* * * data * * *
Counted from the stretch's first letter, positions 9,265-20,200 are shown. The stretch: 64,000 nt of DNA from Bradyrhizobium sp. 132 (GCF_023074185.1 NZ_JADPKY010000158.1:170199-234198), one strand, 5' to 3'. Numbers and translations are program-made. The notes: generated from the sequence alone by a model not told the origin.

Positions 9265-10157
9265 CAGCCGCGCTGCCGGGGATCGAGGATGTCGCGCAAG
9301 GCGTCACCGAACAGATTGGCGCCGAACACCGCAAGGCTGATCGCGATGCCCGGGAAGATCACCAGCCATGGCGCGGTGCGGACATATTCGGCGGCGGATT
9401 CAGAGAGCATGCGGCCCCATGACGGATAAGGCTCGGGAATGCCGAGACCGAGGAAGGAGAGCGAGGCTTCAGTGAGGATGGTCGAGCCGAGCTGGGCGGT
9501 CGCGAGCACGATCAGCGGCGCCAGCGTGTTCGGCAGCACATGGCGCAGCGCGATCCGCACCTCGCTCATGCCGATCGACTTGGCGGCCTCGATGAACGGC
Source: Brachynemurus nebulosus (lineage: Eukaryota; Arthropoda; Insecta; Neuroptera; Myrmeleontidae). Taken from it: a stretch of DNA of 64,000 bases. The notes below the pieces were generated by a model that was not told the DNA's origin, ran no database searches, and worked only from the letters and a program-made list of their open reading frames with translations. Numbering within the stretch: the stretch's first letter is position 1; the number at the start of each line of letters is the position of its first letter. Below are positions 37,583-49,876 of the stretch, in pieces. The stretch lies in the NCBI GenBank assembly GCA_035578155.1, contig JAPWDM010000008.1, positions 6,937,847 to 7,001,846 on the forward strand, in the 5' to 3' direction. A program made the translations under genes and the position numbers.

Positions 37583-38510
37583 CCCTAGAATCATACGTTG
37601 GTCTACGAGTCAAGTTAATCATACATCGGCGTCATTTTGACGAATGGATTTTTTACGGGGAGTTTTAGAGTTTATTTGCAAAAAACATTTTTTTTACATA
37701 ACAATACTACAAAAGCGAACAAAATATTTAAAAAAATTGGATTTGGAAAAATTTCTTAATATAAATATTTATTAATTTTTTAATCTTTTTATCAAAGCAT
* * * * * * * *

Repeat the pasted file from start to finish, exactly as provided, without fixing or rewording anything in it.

Counted from the stretch's first letter, positions 9,265-20,200 are shown. The stretch: 64,000 nt of DNA from Bradyrhizobium sp. 132 (GCF_023074185.1 NZ_JADPKY010000158.1:170199-234198), one strand, 5' to 3'. Numbers and translations are program-made. The notes: generated from the sequence alone by a model not told the origin.

Positions 9265-10157
9265 CAGCCGCGCTGCCGGGGATCGAGGATGTCGCGCAAG
9301 GCGTCACCGAACAGATTGGCGCCGAACACCGCAAGGCTGATCGCGATGCCCGGGAAGATCACCAGCCATGGCGCGGTGCGGACATATTCGGCGGCGGATT
9401 CAGAGAGCATGCGGCCCCATGACGGATAAGGCTCGGGAATGCCGAGACCGAGGAAGGAGAGCGAGGCTTCAGTGAGGATGGTCGAGCCGAGCTGGGCGGT
9501 CGCGAGCACGATCAGCGGCGCCAGCGTGTTCGGCAGCACATGGCGCAGCGCGATCCGCACCTCGCTCATGCCGATCGACTTGGCGGCCTCGATGAACGGC
Source: Brachynemurus nebulosus (lineage: Eukaryota; Arthropoda; Insecta; Neuroptera; Myrmeleontidae). Taken from it: a stretch of DNA of 64,000 bases. The notes below the pieces were generated by a model that was not told the DNA's origin, ran no database searches, and worked only from the letters and a program-made list of their open reading frames with translations. Numbering within the stretch: the stretch's first letter is position 1; the number at the start of each line of letters is the position of its first letter. Below are positions 37,583-49,876 of the stretch, in pieces. The stretch lies in the NCBI GenBank assembly GCA_035578155.1, contig JAPWDM010000008.1, positions 6,937,847 to 7,001,846 on the forward strand, in the 5' to 3' direction. A program made the translations under genes and the position numbers.

Positions 37583-38510
37583 CCCTAGAATCATACGTTG
37601 GTCTACGAGTCAAGTTAATCATACATCGGCGTCATTTTGACGAATGGATTTTTTACGGGGAGTTTTAGAGTTTATTTGCAAAAAACATTTTTTTTACATA
37701 ACAATACTACAAAAGCGAACAAAATATTTAAAAAAATTGGATTTGGAAAAATTTCTTAATATAAATATTTATTAATTTTTTAATCTTTTTATCAAAGCAT